The lesser hotel where I often stayed was apparently batless, featuring instead bugs you could saddle, periodic hot water that came in dribbles and, imagine, world champion Juan Manuel Fangio down the hall. I wondered what someone like him, conversant with the likes of Monaco and Spa, thought of basic Sebring and its do-it-yourself racecourse. But then, “in the day,” even Grand Prix drivers were a laid-back, largely amiable bunch. Just there, anywhere, to race. And the meager town boasted welcoming, enthusiastic folks. Perhaps some futurist among them knew that this strange bustling about with race cars would put their town on the map.


John Wyer, of Aston Martin, used the word “dismaying” to describe his first impression of the would-be course, but many willing workers (Sebring’s firemen were early race supporters) and loads of hay bales later, he–along with most everyone–was pleased with the result.


My first race car at Sebring was a Fiat Abarth Zagato double bubble (with Ruth Levy). DNF. My last (I say last, but I’m open to offers) was a pale yellow NART Spyder (with Pinkie Rollo), the only Ferrari—factory or privateer—to finish that year (17th). The best year was 1961. Sax player Allen Eager and I were 10th overall, first in class and the GT winner in my Ferrari SWB 250 GT. (But we said “short-wheelbase” in those pre-LOL days.)



The 12 Hours of Sebring has been a tourist attraction in Florida for more than half a century.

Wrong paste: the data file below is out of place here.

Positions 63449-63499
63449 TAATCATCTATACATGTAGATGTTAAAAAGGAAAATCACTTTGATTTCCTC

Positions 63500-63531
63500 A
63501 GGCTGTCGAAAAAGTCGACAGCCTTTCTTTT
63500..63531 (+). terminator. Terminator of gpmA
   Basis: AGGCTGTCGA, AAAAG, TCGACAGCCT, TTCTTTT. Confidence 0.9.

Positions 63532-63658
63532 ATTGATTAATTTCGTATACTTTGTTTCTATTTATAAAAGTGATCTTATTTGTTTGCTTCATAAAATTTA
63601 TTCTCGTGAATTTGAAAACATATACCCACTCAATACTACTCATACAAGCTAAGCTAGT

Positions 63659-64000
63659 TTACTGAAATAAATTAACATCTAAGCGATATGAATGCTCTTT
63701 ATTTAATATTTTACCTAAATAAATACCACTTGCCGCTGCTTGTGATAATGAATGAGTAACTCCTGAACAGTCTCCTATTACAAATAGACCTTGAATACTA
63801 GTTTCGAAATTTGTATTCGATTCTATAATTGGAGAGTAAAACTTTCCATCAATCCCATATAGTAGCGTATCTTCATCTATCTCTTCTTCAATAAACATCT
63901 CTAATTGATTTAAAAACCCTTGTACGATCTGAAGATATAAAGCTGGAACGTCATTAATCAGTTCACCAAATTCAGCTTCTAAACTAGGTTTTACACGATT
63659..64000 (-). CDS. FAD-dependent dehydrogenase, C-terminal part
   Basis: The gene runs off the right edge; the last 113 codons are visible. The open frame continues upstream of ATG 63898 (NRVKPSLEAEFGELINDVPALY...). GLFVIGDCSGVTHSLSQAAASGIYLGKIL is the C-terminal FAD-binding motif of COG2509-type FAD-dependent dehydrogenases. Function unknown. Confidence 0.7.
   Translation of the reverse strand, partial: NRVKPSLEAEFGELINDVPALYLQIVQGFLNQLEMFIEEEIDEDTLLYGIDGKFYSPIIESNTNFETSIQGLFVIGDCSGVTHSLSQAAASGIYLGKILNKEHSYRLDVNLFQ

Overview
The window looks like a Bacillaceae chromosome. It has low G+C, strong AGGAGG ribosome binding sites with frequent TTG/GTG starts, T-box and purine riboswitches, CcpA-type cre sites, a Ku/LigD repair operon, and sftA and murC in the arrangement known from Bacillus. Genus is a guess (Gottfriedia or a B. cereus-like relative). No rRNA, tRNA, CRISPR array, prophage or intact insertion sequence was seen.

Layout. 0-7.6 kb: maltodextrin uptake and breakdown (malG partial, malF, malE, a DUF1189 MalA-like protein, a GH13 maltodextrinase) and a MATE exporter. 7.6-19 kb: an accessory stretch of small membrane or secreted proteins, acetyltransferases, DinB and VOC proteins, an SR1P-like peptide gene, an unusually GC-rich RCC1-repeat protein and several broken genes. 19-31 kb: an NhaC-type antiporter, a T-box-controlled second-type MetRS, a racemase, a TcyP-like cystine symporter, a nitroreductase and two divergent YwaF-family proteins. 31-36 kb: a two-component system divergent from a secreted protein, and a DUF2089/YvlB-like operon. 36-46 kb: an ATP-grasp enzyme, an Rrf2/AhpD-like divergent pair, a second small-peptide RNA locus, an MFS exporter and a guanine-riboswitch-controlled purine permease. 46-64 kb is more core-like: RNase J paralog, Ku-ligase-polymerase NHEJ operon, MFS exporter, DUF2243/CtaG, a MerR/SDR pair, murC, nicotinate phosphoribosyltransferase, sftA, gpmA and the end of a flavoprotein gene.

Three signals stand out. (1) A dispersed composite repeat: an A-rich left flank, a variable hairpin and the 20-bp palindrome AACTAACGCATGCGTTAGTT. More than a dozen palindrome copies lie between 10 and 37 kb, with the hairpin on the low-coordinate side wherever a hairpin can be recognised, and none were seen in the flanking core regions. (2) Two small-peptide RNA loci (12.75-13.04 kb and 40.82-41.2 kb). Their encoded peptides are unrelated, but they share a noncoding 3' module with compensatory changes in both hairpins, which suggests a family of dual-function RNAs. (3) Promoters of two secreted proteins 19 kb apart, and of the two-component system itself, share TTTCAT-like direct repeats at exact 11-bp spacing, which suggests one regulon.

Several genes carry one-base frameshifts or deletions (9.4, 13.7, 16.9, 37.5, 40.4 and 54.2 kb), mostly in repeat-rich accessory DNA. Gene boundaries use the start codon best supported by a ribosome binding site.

The 12 Hours of Sebring has been a tourist attraction in Florida for more than half a century.

Probably the most memorable year was 1959. It’s not true that Noah was building an ark in the paddock, but biblical drenching filled the week. The race started in tentative clear, but the rain started teeming down again as my turn arrived. I was sharing a 1.9-liter OSCA with Alejandro de Tomaso, Isabel Haskell and—coming in as a closer as the rain ended–Ricardo Rodríguez (his own car had conked out).


The course’s poor drainage left lakes large enough to be named. The lightness of the OSCA meant that the little car planed on every shining spot at any speed faster than an aerodynamic turtle, leaving the rear wheels to buzz uselessly and the steering to go wonky.


We were on our way to win the Index of Performance (yep, that) until the deluge. And a blue, blatting, front-wheel-drive Deutsch-Bonnet–designed for traction in just such conditions–puttered by as I floundered in the flooding.


The younger hermano Rodríguez took over as the rains trailed into a photographer’s dream of a wetly reflected sunset. Ricardo came oh-so-close to catching the D-B. But everyone who ever raced has oh-so-close stories.


Click on my vision bank of Sebring. The giant war planes stored for a while alongside the course. Suddenly, big cars dwarfed … and the orange cones banded in reflective tape replacing earlier hay bales in carving up the runway for racing. An incredible aid to concentration for night driving … and Stirling Moss waving as he lapped me in my sub-100-mph Fiat Abarth. He did that often and, oddly, almost always in the esses. I’d think, “Stirling’s due,” and find a line nothing but a Fiat could use. Wave!


Another year, another sense. Dead whales, or at least ground-up portions of them, filled a warehouse near the Webster turn. Don’t ask. Was it for fertilizer or pet food? An overwhelming, unique reek. Riverside Records should have done a “Smells of Sebring.”


The famous 12-Hour race is this weekend.